I am thinking of changing the title of this blog to art mania. This morning I went to the Regional Market and happened upon a woman selling meat, from Sweet Grass Farms, meadow raised meats. She was also selling lambs wool. So I purchased about a 1/3 of a pound of natural colored wool to ply with my bright green wool. Later I went to the Zen Center of Syracuse and helped my friend and fellow Zen-ie, hang the tags and clipboards and general assistance with the Silent Art Auction. While I was there I watched the Tibetan monks working on an intricate and beautiful mandala made from sand. There was also a dedication ceremony in collaboration with the Haudenosaunee people, a local stone sculptor has made a beautiful sculpture for the garden. What a delightful blending of Zen, Tibet, and Original People. I bought a prayer flag to hang outside on my porch, and I also bought a beautiful wall hanging that says basically that even in the smallest of families it is loving kindness, deep respect, and a good heart which is most important. Love it. I knit 7 inches on a baby sweater today too. A good day for art.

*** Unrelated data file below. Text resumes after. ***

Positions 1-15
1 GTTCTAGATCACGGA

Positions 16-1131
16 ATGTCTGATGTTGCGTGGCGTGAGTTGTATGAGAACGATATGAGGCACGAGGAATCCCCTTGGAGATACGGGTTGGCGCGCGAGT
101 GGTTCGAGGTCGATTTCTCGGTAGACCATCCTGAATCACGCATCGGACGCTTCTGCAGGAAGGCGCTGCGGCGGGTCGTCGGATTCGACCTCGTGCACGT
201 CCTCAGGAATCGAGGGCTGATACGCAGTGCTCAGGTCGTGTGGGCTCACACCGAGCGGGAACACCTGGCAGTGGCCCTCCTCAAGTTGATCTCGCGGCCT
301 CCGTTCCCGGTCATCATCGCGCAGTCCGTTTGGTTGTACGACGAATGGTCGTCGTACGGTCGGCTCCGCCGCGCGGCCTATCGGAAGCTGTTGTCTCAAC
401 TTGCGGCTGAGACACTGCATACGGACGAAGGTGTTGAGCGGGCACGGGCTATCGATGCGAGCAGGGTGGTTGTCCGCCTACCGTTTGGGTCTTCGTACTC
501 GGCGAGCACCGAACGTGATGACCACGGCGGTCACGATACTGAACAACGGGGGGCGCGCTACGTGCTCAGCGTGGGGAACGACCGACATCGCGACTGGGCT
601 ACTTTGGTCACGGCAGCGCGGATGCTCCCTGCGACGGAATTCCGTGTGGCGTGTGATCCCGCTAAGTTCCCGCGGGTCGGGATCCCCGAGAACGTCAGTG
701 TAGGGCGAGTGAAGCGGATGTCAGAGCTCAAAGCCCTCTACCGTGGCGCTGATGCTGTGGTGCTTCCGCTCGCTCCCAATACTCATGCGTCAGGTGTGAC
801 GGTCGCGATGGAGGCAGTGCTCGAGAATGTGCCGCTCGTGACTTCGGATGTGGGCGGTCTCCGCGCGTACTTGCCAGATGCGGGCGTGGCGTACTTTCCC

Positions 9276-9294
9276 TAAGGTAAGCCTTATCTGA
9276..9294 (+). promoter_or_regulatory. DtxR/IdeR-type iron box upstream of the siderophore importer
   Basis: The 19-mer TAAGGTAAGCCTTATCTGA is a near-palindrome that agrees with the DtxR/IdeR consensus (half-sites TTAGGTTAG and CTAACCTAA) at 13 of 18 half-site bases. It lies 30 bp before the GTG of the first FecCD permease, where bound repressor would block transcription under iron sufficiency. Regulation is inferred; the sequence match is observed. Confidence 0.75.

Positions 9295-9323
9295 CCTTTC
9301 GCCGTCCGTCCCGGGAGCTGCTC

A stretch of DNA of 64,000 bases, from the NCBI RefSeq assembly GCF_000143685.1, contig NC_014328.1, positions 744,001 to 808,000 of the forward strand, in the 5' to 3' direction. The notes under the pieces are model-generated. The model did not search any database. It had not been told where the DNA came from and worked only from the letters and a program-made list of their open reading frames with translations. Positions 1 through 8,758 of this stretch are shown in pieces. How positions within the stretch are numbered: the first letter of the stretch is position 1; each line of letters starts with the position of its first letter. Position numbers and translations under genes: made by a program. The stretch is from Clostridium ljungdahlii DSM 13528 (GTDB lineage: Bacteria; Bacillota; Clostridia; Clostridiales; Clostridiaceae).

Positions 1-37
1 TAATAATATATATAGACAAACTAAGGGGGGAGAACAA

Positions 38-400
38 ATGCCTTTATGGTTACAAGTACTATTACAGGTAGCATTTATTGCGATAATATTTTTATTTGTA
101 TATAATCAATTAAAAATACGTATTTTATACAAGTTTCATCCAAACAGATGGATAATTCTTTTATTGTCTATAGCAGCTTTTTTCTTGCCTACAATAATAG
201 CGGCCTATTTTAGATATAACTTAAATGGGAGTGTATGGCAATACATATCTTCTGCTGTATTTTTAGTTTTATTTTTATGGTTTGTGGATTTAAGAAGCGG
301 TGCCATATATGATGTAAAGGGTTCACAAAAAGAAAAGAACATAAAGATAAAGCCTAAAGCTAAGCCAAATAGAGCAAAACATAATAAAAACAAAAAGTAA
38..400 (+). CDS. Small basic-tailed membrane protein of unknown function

I discovered a new store yesterday, Holiday Yarns. I was at a quilt store here in town and the woman gave me a card for a new store in one of the disintegrating malls. I went in yesterday and have discovered a new treasure, she sells hand dyed yarns, socks, bats, looms, spinning wheels and sheep oriented buttons, pins etc.. I bought a small ball of alpaca rovings just to try it out. I also purchased four oz. of what she calls “Build a Bat”. For 6$ an ounce you pick out fibers of your choice with wool as the main fiber, and while you are shopping she cards it on a drum carder and gives you your bat of mixed fibers. I picked some gorgeous undyed soy silk and some banana fibers to mix in. I now have two gorgeous soft luxiourious bats of moss green rovings. I spun off all of my hot pink rovings just so I could try out my green, oh it is so lovely to work with.
I love the smell of my rovings, that particular sheep smell. When I spin with it and later as I knit with it. I breathe in through my nose and the smell is like fresh baked bread in that it is almost intoxicating. I try knitting a sweater for a stuffed animal with my first attempt at drop spindle, then the thinner more springy second attempt. I look at my first attempt on the spinning wheel, Bad Acid, and am doubtful anyone would buy anything made of such ugly yarn. I am spinning the Raspberry Sherbert, its twist more regular and less springy, the weight more regular. I can go for quite some time now without having to rethread it. There is a deep satisfaction in making my own yarn.